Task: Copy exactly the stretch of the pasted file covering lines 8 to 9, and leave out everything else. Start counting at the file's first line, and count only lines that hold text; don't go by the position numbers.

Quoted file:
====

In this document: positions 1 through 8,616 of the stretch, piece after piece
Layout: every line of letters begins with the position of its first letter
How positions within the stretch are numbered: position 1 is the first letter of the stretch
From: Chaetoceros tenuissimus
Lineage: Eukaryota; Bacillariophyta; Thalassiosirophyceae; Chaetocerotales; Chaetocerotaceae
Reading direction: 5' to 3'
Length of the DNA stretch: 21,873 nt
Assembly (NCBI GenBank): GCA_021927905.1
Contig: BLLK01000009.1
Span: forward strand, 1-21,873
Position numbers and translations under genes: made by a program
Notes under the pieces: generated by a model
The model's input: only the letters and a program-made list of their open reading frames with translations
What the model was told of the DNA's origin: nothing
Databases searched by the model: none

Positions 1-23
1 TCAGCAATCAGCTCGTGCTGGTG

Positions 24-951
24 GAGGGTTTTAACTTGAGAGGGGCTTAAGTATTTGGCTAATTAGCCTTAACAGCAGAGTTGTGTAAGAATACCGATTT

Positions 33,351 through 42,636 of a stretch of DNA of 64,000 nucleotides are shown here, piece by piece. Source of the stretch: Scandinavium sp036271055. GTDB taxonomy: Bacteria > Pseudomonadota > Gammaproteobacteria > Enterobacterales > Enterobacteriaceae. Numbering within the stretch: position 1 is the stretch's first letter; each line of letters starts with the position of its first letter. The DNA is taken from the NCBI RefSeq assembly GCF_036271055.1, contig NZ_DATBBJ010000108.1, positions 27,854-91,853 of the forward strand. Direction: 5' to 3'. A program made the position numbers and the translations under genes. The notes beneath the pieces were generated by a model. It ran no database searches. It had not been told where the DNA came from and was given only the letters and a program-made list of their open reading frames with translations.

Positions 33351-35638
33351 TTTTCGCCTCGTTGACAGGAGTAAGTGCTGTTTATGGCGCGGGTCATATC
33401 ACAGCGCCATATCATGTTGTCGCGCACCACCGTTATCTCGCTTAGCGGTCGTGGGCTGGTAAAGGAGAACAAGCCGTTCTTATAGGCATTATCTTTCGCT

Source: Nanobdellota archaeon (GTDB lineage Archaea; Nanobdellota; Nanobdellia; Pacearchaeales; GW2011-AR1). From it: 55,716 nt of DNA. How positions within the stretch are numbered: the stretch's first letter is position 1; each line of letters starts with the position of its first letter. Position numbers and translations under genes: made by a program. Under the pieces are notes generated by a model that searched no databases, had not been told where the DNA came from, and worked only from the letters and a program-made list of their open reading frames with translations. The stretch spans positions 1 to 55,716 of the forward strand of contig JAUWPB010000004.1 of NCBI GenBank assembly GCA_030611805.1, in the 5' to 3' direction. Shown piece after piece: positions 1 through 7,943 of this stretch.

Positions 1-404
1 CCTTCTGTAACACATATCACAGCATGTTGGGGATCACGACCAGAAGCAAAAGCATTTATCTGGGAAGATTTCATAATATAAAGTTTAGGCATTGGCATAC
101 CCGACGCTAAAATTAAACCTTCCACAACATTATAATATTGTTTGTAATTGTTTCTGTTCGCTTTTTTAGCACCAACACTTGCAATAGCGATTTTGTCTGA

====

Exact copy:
Assembly (NCBI GenBank): GCA_021927905.1
Contig: BLLK01000009.1